Europe's wilder side is revealed thanks to detailed mapping


The first comprehensive survey of Europe’s remaining wilderness areas has been unveiled as part of a major project involving academics at the University of Leeds.

The resulting map and Wilderness Register for Europe, which sets out the quality of each area as well as existing levels of protection afforded to them, will shape European Union policy on these ecologically important sites for years to come. 

Wilderness map

Dr Steve Carver, Director of the Wildland Research Institute (WRi) at the University of Leeds, said:

“This is the first comprehensive survey and mapping of the remaining wilderness areas in Europe. It will drive developing EU policy on wilderness and influence our thinking on areas as diverse as ecosystem services, human health and wellbeing, climate change, biodiversity, protected areas and the concept of re-wilding – the return of habitats to their natural state.”

He said the very concept of wilderness had prompted debate over the years.

“Wilderness was an idea exported from Europe in the Age of Discovery from the early 15th century, and as such has been criticised as a colonial concept. But now Europe is re-importing the idea, looking inward and recognising its own wilderness – as well as the potential to create more through re-wilding.”

Today, just 1-2% of the EU’s land area is formally protected. Conservationists hope to increase this to 5% within the next 10-15 years.

Scandinavian countries and Iceland come out top when it comes to having the biggest proportions of Europe’s wildest areas – based on the project’s criteria – which include naturalness of vegetation, remoteness from settlement and other human infrastructure, and remoteness from roads (mechanised access). Mountain areas further south – the Pyrenees, Alps, Carpathians – are also well represented.

England and Wales have no qualifying wildernesses according to the register, while north-west Scotland possesses some key areas.

The register was unveiled by Dr Steve Carver at WILD10 – the tenth World Wilderness Congress. The congress is the world’s longest-running international conservation forum, held this year in Salamanca, Spain.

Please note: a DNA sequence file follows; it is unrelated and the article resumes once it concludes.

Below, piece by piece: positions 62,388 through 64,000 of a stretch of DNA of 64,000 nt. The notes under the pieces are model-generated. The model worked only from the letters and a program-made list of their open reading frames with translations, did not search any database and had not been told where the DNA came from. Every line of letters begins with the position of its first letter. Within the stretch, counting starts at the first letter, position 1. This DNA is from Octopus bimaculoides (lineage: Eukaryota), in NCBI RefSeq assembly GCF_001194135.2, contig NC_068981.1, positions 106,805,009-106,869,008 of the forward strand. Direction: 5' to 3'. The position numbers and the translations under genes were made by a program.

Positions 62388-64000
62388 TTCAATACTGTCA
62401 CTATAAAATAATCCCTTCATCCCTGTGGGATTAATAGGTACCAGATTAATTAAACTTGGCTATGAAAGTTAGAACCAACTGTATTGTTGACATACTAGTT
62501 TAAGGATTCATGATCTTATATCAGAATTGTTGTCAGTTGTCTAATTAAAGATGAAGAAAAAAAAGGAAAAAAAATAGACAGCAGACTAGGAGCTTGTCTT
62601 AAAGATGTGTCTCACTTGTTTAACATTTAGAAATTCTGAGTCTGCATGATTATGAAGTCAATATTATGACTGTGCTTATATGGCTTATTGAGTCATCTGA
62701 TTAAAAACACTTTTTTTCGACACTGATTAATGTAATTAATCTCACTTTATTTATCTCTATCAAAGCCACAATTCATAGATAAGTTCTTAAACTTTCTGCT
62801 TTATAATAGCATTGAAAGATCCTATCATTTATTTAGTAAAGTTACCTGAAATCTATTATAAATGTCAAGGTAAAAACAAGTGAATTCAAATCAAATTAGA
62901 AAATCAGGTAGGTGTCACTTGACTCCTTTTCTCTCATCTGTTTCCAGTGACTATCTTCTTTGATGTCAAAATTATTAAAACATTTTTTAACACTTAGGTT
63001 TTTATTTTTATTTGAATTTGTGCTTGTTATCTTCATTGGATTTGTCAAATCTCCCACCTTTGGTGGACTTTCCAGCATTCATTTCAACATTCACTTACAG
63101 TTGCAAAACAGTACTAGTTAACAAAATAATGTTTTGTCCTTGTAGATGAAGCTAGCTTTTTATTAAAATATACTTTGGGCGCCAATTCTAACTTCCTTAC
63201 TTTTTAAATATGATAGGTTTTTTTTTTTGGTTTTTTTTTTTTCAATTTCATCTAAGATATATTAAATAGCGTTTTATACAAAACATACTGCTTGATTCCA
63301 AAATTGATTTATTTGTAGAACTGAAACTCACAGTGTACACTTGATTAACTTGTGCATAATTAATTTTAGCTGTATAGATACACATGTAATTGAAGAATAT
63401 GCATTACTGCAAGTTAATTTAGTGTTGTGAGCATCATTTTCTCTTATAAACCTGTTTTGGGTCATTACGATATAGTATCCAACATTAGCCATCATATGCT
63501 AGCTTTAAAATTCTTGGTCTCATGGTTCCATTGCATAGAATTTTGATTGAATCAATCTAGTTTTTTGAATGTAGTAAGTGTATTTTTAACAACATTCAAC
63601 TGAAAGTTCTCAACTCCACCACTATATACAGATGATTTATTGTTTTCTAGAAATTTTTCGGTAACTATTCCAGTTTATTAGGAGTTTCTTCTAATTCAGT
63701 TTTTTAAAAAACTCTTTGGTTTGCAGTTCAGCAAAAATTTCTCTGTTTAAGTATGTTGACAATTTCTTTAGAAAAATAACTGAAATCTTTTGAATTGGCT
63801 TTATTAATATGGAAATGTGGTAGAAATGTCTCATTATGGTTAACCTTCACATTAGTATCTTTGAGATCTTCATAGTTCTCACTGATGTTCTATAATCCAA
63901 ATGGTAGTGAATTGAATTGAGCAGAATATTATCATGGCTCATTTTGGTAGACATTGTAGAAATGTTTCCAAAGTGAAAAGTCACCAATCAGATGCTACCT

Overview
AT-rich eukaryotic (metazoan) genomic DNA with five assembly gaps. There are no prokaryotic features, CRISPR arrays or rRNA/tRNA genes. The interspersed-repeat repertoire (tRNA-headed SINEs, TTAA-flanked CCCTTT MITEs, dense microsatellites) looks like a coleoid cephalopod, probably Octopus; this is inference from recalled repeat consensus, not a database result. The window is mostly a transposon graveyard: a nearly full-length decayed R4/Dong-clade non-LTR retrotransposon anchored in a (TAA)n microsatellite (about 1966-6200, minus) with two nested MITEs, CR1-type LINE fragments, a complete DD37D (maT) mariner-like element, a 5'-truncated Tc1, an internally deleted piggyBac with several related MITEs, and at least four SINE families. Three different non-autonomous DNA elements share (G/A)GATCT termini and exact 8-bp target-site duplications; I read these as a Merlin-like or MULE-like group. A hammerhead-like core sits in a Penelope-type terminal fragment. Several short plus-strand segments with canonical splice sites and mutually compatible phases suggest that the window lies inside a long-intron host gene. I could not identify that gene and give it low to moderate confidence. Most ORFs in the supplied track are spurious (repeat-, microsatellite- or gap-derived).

Project leader, Dr Loek Kuiters, from the research group Alterra, part of Wageningen University in the Netherlands, said: “The willing cooperation and assistance of numerous site managers, national data managers and local NGOs all over Europe was indispensable for the collation and quality checking of available data for compilation of a European Wilderness Register. We look forward to further cooperation in the near future to keep the register up to date.”

Dr Carver and his colleagues at the WRi in Leeds have previously employed the latest data and Geographical Information System (GIS) mapping tools for Scottish Natural Heritage to detail Scotland’s wild areas and guide planning authorities making development decisions.

Scotland was the first country in Europe to produce a national wilderness map at this level of detail.

* This press release was updated on 2 June 2014 to reflect a change in the partners involved in the project. The European Wilderness Society is now responsible for work previously undertaken by PAN Parks. 

Further information

The project is funded by the European Commission and European Environment Agency. The register is a work in progress, with a final report to the EC and EEA due to be published next spring. All European Union states have cooperated.

Dr Steve Carver is available for interview. To arrange, please contact Sarah Reed, Press Officer, University of Leeds, on +44 (0)113 343 34196 or email

Find out more about the University of Leeds’ Wildland Research InstituteWILD10, Alterra and the European Wilderness Society.